2013 PM's Prize for Science: Terry Speed
Emeritus Professor Terry Speed has been awarded the 2013 Prime Minister's Prize for Science for his contribution to making sense of genomics and related technologies.PT3M36S http://www.canberratimes.com.au/action/externalEmbeddedPlayer?id=d-2wgwz 620 349 October 30, 2013
The winner of this year's Prime Minister's Prize for Science has had his fair share of run-ins with the law. As a result Terry Speed is just as comfortable in the office as he is in a courtroom where, it should be stressed, his appearances have been limited to the witness box.
A statistician, Professor Speed's expertise has provided crucial information during high-profile trials.
At the 1994 murder trial of American footballer O.J. Simpson he was an expert witness on DNA forensics for the defence. This involved calculating the odds of a chance DNA match versus a real match of two blood samples.
Interested in everything: Statistician Terry Speed in his office at the Walter and Eliza Hall Institute of Medical Research. Photo: Penny Stephens
Earlier in his career, Professor Speed was called upon for Ronald Ryan's 1966 murder trial. His analysis of the downward trajectory of the bullet that killed prison guard George Hodson suggested Ryan (at 1.73 metres tall) could only have fired the fatal shot if he were 2.55 metres tall.
"It was just basic geometry," Professor Speed said ahead of receiving the top honour, the $300,000 Prime Minister's Prize for Science, at a black-tie dinner in Canberra on Wednesday night.
His evidence made little difference to the outcome. Ryan was sentenced to death by hanging – the last person legally executed in Australia.
However, Professor Speed, 70, describes his bit-part on the criminology stage as "just a sideshow" in his scientific life, which has included two decades at the University of California, Berkeley, the University of Sheffield, the University of Western Australia and the CSIRO, where he was head of statistics and the mathematics division.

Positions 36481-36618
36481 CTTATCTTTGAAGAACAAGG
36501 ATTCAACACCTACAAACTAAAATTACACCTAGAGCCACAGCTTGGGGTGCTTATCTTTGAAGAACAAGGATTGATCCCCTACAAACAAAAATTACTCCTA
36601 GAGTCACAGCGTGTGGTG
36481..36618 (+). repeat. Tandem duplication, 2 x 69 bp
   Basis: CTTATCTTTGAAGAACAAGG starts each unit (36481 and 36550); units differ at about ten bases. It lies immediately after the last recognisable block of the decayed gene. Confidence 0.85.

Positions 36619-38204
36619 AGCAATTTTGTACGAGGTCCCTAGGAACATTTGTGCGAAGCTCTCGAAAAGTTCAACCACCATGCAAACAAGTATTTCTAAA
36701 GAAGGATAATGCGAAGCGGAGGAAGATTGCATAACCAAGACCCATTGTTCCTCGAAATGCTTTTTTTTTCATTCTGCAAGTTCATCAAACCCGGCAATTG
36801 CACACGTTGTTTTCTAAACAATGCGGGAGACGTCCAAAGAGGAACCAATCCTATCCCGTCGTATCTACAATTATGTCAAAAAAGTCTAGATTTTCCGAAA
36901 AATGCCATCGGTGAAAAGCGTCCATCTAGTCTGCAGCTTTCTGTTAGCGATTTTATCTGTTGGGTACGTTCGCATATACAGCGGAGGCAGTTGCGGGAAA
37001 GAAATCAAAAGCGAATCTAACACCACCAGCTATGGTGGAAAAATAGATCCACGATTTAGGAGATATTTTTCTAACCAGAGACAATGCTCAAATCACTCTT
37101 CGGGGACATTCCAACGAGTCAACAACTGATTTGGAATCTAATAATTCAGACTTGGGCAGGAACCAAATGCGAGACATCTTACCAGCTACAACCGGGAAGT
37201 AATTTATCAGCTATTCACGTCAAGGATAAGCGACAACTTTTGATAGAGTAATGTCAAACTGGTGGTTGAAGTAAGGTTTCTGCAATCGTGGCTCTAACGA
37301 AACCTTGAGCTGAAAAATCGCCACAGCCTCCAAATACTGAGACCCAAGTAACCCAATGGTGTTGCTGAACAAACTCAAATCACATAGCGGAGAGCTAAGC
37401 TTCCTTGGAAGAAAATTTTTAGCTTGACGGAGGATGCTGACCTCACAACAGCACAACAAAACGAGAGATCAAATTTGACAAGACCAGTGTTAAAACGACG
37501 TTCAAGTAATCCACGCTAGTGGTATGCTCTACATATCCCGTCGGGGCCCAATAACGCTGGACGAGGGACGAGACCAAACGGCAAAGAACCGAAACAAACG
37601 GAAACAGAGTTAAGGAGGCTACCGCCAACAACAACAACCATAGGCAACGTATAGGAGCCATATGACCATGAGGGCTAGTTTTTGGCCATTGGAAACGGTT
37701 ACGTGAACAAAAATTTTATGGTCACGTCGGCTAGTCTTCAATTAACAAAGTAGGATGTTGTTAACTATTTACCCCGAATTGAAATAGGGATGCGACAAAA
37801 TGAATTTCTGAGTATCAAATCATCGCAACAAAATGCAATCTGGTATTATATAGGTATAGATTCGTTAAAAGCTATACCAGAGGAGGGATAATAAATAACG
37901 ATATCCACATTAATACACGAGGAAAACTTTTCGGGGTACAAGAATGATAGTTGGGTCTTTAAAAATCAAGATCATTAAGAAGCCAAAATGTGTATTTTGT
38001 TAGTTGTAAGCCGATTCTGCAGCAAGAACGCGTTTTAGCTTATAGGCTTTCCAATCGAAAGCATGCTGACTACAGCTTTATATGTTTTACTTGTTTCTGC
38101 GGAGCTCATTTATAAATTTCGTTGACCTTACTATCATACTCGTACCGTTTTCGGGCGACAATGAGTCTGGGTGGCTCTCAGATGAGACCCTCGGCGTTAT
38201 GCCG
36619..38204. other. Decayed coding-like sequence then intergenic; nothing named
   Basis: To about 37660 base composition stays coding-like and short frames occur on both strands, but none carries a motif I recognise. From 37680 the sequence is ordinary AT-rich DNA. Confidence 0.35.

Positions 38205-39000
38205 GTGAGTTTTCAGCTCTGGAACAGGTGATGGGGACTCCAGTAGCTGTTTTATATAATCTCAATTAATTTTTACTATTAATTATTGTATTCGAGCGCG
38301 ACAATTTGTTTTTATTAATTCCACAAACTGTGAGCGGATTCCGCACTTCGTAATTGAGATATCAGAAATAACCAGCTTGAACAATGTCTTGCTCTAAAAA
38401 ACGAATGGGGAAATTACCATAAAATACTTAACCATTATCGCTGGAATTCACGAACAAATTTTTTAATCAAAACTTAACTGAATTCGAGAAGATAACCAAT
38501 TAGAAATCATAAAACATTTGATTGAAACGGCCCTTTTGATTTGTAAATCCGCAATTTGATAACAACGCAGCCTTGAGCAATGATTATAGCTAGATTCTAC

Now head of bioinformatics at the Walter and Eliza Hall Institute for Medical Research, Professor Speed likes the diversity of his work which, he said, is a natural fit for a man who is "interested in everything".
"You see a wide range of interesting things and that's why I love statistics. That's why I never say no to a problem," he said.
Professor Speed, who was made a fellow of the Royal Society of London this year, has used statistics to make sense of data in diverse fields: from the imprisonment rate of aborigines to the size distribution of Argyle diamonds.
His career has coincided with a boom in genomics and a time when advances in technology have produced masses of dense data. Within a few years scientists went from being able to scan a few genes to scanning 20,000 at once, producing more data than biologists could handle. That's where Professor Speed comes in.
"When the volume of data changes so dramatically it can change the game," he said. "If a biologist has a hundred samples and they measure 50,000 things on each of those samples, that's way more than any biologist wants to deal with on an Excel sheet."
Also honoured on Wednesday night was engineer Andrea Morello, an associate professor at the University of NSW, who received the $50,000 Malcolm McIntosh Prize for physical scientist of the year for his groundbreaking work on quantum computers. Evolutionary ecologist Angela Moles, also an associate professor at UNSW, was honoured with the $50,000 Frank Fenner Prize for life scientist of the year for her work revealing global patterns in plant life. Dr Moles said she was shocked by her win.
"The person who won the award I'm getting last year grew fully functioning breasts from stem cells, that is way cooler than what I do," she said.
with Nicky Phillips